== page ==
What if I told you that very soon you might be able to 3D print metal the same way you’d print out a document.
Over at Indiegogo a South African team has developed a method for 3D printing that may bring this idea to life.
When it comes to 3D printers, there are tried and true methods for turning raw plastic or powdered metal into printed parts. The two most common methods are either plastic filament or pellet extrusion or the more sophisticated laser sintering used in metal 3D printing.
However, I-AM 3D’s new 3D printing method differs from these approaches. According to their pitch at Indiegogo, the I-AM 3D is different because, “Unlike most other 3D printers that use a plastic filament or a powder as material to build a part the i-AM 3D uses a liquid ink as material that is deposited with an inkjet print head according to the design. The ink is then cured (sintered) by means of a laser that is guided by galvometer scanners.”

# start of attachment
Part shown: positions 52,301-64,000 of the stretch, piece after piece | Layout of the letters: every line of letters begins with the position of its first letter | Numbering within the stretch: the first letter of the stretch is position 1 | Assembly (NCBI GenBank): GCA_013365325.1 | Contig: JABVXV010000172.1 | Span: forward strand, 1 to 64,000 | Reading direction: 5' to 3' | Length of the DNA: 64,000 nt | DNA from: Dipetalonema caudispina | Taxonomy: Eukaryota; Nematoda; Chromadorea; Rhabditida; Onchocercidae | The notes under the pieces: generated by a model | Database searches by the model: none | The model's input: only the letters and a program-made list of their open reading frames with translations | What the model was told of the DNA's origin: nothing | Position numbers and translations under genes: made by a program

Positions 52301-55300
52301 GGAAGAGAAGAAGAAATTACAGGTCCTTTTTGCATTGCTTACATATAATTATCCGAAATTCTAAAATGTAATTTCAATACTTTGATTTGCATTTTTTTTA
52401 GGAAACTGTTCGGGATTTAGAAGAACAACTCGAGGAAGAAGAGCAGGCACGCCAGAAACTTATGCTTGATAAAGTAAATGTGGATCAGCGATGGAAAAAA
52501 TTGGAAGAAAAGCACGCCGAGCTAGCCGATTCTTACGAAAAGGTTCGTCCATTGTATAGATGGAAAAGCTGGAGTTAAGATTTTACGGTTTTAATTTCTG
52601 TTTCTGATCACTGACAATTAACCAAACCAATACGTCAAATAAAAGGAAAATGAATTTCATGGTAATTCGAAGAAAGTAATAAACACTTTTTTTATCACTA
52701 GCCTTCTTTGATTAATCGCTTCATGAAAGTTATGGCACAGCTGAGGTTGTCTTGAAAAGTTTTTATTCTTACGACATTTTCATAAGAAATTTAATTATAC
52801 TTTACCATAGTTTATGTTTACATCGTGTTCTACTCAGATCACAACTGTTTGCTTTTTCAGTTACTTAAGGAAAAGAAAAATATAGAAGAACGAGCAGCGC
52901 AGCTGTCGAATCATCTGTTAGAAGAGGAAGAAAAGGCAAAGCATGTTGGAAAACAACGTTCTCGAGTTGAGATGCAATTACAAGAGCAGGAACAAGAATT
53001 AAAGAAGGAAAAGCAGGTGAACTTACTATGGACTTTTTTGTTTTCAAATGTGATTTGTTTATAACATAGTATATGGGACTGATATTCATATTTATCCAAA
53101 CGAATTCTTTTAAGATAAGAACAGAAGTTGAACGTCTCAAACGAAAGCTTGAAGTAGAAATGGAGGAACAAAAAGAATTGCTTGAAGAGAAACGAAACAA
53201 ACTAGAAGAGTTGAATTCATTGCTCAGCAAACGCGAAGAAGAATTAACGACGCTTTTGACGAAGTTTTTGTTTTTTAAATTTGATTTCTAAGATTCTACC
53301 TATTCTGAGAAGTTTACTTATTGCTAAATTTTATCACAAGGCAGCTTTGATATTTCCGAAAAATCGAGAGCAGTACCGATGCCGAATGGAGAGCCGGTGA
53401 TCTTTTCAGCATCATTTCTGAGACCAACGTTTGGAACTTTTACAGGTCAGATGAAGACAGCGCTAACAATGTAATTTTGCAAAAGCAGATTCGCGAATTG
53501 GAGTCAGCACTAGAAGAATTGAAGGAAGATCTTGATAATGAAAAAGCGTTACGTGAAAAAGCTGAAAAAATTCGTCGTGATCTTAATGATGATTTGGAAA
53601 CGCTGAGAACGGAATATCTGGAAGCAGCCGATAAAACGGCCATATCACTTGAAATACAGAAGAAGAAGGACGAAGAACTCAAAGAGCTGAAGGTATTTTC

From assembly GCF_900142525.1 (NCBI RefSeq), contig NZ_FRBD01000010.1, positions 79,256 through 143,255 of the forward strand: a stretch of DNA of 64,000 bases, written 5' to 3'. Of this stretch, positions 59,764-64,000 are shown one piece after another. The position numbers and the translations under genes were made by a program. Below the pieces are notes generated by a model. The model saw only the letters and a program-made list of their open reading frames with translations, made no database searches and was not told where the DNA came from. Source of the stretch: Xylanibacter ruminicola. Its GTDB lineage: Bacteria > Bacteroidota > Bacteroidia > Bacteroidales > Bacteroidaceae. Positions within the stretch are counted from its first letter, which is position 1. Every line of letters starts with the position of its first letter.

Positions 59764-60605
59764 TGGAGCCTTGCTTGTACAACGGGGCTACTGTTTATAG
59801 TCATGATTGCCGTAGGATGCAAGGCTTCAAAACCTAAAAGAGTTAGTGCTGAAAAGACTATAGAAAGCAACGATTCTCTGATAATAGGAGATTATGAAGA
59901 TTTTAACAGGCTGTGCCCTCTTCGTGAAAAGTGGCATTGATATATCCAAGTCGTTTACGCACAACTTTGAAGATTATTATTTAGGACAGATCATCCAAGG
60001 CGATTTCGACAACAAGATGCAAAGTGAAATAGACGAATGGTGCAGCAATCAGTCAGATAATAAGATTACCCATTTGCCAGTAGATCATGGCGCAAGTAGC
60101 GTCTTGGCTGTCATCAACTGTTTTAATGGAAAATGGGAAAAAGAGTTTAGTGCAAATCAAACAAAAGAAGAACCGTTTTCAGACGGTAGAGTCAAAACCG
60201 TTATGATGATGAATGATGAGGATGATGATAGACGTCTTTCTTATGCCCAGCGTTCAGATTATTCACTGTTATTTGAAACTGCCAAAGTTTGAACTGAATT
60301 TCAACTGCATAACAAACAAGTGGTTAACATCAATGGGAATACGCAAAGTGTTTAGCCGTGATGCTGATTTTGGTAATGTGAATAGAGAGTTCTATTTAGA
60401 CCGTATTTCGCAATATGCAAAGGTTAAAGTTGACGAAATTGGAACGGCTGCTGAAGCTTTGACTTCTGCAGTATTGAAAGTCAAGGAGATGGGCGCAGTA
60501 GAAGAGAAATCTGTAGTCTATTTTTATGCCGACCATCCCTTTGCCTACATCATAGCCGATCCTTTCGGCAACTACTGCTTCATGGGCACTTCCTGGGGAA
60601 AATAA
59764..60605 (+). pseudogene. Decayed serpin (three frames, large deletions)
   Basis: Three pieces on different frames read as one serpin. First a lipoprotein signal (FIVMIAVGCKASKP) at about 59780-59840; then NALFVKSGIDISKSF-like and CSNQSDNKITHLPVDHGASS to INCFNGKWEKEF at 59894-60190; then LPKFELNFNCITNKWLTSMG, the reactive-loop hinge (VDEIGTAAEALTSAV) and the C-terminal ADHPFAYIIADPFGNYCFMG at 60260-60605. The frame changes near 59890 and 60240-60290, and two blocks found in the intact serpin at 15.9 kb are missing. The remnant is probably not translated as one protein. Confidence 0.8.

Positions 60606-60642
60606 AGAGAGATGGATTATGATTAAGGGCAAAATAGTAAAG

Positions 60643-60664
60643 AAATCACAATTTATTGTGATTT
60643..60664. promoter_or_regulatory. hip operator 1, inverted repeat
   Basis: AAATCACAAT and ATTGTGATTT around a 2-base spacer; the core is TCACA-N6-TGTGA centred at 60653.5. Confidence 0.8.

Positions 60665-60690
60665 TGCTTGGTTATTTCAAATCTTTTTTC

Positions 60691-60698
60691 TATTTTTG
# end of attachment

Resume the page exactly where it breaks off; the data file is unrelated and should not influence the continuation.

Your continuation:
While that process sounds a little different than your traditional 3D printer the real distinction comes when you hear about the composition of I-AM 3D’s inks. Today, the Pretoria team has been able to print with 3 precious metal based inks, gold, palladium and platinum and expects that titanium, aluminum and composite alloys will be available is short order.
In the end I-AM 3D says their 3D printer will have a build volume of 600x400x480mm, likely making it a desktop model. However I imagine scaling this machine up wouldn’t be too big of a problem. In fact, I wonder if this new method of printing could spell an enormous improvement in metal print times. Imagine if the I-AM 3D team could scale this machine up and use multiple print heads assigned to separate part of a model.
Over at Indiegogo the I-AM 3D team has set up a modest crowdfunding effort with a $25,000 goal. If you’re interested in this very promising development in 3D printing tech, head over to the groups page and give ‘em some support.
Watch A Video of the I-AM 3D in Action:
Image and Video Courtesy of I-AM 3D